Monday, November 12, 2007

I wrote this back in 2002, and with our own Thanksgiving just past and the American one coming up soon, I was reminded of the experience I went thru back then, and how it warmed my heart.

Canadian Thanksgiving - October 2002

The holiday was looming on my horizon and I still had not made plans for what to do with a three day weekend. Since my car is presently unreliable for long drives and the weather was dicey, a trip through the mountains to see my family was not the best choice. I decided instead to stay home and maybe have some friends over, cook a big meal, do the usual stuff-yourself-‘til-you-drop kind of thing, maybe take in a movie or two.

Then I got an email from a guy named Rob who is on a ship somewhere, out there, in service to his country. I instantly knew what to do for Thanksgiving and with the money I would have spent. With a budget of about $90 in mind, I made a trip to our local Wal-Mart on the Friday night after work.

The Halloween candy display was right by the front entrance, and since I’m not much of a cookie baker, figured a Halloween care package would suffice. I threw several packages into my cart. Right after the seasonal aisle is the books and magazines, and I spent several minutes checking out the magazines. I didn’t want anything too racy, nor too boring. Snowboard magazines? Maybe if this was Canadian servicemen, but probably not for this crowd. I think I settled on a Rolling Stone, some men’s health journal, a car magazine, and a puzzle book.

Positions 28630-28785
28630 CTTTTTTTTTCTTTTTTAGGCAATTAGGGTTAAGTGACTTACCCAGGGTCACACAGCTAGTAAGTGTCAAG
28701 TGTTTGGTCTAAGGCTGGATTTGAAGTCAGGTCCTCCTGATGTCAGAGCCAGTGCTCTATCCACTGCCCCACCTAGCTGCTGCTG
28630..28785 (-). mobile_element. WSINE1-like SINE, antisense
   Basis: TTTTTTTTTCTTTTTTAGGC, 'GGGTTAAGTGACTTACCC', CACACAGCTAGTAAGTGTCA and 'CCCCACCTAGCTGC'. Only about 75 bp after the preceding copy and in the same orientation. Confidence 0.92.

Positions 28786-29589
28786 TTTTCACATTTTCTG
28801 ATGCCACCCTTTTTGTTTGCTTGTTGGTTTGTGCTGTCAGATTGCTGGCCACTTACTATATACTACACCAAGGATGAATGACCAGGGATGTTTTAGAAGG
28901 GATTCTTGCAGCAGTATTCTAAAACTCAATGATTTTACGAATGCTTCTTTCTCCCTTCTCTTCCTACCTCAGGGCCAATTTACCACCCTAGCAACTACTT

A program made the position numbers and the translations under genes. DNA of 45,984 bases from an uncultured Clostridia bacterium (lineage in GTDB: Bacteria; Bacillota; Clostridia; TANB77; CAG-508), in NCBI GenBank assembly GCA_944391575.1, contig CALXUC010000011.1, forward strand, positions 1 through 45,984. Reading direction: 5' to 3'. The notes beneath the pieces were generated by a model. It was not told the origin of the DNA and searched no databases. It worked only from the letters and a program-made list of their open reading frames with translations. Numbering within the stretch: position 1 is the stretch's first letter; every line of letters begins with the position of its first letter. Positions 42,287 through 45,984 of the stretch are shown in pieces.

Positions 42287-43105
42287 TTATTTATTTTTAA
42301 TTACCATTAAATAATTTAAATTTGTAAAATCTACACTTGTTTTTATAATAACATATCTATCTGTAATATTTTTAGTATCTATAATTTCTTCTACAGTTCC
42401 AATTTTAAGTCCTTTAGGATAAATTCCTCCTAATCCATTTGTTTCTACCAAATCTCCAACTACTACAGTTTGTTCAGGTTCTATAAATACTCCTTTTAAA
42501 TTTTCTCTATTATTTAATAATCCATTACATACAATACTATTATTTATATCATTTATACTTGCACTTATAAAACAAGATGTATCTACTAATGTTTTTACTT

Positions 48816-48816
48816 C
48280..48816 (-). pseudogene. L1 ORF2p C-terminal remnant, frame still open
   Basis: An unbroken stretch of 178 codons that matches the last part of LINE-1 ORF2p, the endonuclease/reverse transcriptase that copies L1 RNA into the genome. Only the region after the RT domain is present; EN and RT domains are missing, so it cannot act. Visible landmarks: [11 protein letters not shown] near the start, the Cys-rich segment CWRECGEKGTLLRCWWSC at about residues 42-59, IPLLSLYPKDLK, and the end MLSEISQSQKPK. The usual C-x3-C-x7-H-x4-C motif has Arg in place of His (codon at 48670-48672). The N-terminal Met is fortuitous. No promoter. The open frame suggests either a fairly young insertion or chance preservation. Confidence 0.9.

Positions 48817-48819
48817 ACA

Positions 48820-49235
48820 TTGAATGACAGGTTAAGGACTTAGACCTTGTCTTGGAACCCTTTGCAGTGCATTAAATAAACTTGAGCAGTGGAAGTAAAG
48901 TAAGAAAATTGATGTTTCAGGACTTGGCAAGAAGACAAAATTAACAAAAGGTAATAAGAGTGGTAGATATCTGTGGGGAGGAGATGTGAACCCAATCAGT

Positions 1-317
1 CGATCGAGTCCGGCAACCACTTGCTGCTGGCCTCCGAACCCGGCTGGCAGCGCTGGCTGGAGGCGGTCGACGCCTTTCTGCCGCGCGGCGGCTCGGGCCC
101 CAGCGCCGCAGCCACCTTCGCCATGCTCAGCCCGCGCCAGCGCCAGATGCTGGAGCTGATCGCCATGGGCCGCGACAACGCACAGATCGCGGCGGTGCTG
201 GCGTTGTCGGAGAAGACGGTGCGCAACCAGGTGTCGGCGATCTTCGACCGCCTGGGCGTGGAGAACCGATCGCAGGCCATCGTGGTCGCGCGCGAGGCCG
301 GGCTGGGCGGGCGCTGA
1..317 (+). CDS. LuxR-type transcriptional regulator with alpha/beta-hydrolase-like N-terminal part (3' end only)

I made a detour through the cosmetic department for a bottle of body wash, some soap, hand lotion, and a few other personal items. I had read somewhere that the gals on board might appreciate some NICE smelly stuff that would also be practical.

Then over to the food aisle, where I loaded up with boxed cookies, more hard candies, and my personal favorite - a bin of neon colored sour gummy worms. Excellent! I agonized over several chocolate items, but knew that they probably wouldn’t travel well. God only knows when or if this package would ever arrive!

The cashier rang everything through and the bill came to just over $70.

When I got everything home, I found out it was going to take two boxes to fit everything, still with some room to spare. So I went to my to-be-traded bookshelf. I had recently purchased some hard covers and so was disposing of the related paperbacks, most of which were in brand-new condition. I knew I could get a good deal at the used-book-store for them, but I threw about 6 or 8 of those in, just to make the boxes full.

Saturday I spent in wrapping & taping & addressing.

Sunday I went to church and said a prayer for service people everywhere who aren’t home over the holidays.

Monday I loaded the car and made a run for the Washington State border. I live only 15 minutes from a border crossing, and with my fingers crossed and a completely innocent look on my face, told the border guard that I was just going down to Bellingham for some shopping.

I had been invited to several Thanksgiving meals at different homes that day, but had declined all in order to accomplish my Thanksgiving Day mission. I found the post office in Sumas, just across the line into Washington, only to realize that it was Columbus Day and all government agencies were closed.